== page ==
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Drucker Made Manageable

Unquestionably, one of the key management thinkers of the 20th century (something that can be said with more confidence now than it could have been stated just a few months ago) is Peter Drucker, the author of a vast array of books since his first was published in 1933.

Unquestionably, one of the key management thinkers of the 20th century (something that can be said with more confidence now than it could have been stated just a few months ago) is Peter Drucker, the author of a vast array of books since his first was published in 1933. That Drucker has been ahead of the prevailing wisdom is made evident, for example, by the time of one of his books: The Age of Discontinuity: Guidelines to Our Changing Society. While that title would be sound if the book appeared in print just last week, it was published more than 30 years ago, in 1968. Drucker knew what was going on before most people were aware that something was happening.

John E. Flaherty has long been a student (and friend) of Drucker. To help provide people with a synthesis of Drucker’s voluminous output, he has written Peter Drucker: Shaping the Managerial Mind (Jossey-Bass; $27.00). To be sure, this is Flaherty on Drucker, not the unalloyed material, but Flaherty provides a solid understanding of Drucker’s intellectual and observational development throughout the better part of the 20th century.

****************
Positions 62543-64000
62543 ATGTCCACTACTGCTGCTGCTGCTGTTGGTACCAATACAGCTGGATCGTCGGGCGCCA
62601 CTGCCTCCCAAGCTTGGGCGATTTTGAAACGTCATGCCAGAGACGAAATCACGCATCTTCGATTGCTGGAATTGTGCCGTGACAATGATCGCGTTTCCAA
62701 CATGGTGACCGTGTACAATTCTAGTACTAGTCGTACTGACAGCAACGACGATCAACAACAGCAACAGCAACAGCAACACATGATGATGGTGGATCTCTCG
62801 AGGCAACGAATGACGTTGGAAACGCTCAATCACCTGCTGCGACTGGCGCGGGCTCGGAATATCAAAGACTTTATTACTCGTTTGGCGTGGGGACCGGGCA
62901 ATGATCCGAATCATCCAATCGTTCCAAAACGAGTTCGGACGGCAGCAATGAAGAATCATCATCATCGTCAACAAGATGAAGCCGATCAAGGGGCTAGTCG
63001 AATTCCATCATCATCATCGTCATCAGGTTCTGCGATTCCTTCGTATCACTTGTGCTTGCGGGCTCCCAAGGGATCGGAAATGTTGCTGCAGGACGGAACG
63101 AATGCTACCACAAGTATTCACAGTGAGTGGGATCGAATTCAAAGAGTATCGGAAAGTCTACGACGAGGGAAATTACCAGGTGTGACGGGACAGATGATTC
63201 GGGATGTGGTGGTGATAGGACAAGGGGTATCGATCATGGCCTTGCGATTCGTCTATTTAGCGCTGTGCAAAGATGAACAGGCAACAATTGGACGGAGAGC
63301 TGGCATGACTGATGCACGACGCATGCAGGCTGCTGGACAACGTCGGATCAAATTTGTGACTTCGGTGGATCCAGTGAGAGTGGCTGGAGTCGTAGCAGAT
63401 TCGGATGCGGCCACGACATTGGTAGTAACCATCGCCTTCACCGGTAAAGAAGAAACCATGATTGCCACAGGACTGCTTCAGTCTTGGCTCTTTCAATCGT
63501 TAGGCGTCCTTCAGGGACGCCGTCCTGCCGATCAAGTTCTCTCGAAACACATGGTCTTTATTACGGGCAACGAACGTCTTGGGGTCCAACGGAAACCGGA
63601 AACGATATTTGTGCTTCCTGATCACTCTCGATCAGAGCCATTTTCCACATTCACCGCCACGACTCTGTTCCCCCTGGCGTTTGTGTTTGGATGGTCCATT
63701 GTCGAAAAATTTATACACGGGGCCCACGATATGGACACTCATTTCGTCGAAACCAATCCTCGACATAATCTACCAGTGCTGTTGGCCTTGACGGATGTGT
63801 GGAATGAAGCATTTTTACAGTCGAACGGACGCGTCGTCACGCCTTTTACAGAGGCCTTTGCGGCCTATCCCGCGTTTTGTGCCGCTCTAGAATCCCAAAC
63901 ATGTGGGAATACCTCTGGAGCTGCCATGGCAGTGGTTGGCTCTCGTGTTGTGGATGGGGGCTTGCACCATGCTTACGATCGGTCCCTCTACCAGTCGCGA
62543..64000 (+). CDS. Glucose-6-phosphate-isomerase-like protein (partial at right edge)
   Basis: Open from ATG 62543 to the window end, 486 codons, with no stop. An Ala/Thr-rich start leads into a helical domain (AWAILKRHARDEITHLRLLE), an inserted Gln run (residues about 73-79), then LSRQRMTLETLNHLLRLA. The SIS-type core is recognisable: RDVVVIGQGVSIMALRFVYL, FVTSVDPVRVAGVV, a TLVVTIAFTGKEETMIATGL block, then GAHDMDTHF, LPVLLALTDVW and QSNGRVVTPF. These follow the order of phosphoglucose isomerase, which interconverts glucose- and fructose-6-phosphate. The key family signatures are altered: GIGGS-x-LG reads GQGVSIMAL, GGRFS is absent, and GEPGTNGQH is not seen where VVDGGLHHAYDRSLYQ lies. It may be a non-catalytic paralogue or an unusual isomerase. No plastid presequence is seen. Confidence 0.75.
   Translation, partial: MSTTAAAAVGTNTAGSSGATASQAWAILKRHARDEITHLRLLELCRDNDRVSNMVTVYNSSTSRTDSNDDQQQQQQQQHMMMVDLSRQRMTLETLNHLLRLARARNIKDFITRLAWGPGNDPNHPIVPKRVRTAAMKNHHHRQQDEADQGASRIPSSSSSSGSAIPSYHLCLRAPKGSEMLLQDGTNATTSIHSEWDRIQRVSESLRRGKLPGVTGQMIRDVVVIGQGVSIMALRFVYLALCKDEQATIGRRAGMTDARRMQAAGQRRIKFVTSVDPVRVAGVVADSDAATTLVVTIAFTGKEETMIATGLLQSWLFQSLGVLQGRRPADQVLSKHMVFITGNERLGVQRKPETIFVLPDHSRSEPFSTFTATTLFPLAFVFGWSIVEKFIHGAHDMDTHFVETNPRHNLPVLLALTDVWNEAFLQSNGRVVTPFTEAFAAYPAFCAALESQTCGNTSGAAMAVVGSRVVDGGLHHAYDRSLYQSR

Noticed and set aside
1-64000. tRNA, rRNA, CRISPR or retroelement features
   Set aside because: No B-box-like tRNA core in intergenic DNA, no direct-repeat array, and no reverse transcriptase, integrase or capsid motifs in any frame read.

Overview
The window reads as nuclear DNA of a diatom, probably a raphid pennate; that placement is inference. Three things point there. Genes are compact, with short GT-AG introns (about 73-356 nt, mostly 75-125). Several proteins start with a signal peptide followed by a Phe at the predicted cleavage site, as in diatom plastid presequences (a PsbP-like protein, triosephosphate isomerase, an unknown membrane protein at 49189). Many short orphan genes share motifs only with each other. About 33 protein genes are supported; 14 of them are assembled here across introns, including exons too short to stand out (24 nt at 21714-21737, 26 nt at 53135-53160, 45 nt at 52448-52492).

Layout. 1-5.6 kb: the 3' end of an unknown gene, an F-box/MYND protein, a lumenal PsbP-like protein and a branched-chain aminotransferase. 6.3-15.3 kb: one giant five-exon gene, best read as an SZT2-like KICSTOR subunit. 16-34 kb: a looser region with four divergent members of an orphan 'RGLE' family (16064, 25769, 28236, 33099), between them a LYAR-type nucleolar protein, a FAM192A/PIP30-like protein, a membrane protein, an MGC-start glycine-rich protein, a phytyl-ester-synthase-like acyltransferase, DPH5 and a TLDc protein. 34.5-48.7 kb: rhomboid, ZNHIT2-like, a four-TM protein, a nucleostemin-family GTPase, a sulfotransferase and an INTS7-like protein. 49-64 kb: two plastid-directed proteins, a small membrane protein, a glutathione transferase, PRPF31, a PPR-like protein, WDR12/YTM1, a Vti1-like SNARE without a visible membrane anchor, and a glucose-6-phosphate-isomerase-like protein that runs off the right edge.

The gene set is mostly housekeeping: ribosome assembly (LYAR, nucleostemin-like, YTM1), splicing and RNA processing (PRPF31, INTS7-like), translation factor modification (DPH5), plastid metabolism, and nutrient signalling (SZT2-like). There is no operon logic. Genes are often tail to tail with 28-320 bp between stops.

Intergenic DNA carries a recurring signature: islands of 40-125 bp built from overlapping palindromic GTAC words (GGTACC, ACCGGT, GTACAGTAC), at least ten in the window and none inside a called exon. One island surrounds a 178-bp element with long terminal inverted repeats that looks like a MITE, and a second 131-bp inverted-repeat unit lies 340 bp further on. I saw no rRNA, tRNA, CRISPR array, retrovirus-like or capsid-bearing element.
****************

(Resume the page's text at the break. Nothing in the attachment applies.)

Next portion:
One of the more interesting aspects of the book is not, say, what Drucker discovered while writing Concept of the Corporation (1946), a ground-breaking book that examines a single corporation. Drucker had looked long and hard for a major corporation that would open itself up to analytical study (and that would provide financial support). General Motors came through. Flaherty writes, “He had no interest in General Motors in particular or the automobile industry in general; his ulterior goal was to use the company as a means to understand the conflict between industrial efficiency and social harmony. For example, his major concern was with the dignity and status of the individual employee and the role of the corporation in satisfying this end of industrial citizenship and social community.” Once again, here is an example of Drucker dealing with concepts that are still unresolved issues today. As it turned out, not surprisingly, “Despite the fact that Concept of the Corporation was widely considered a probusiness book, it received a hostile reception from its financial patron. It was resoundingly criticized within the organization for portraying as vulnerabilities what GM considered strengths. Considering the book unfair in its criticism and decidedly antibusiness in tone, the company’s official policy was to treat its publication as a nonevent—ignoring its accompanying publicity, prohibiting its purchase as a gift for suppliers, dissociating the company from its opinions, and censoring any internal or external discussion of its merits.” Sound familiar?

Although anyone can learn a lot about management thinking from the book, there is, perhaps, a more important lesson. Throughout his career, Drucker has been a journalist, political scientist, economist, statistician, historian, business consultant, and teacher. Drucker has spent his life being curious about an array of things, learning about them, thinking about them. Far too many of us spend our time concentrating on one thing: we give up breadth for depth. But depth without context is sometimes nothing more than a deep hole and there isn’t usually a whole lot down there.—GSV

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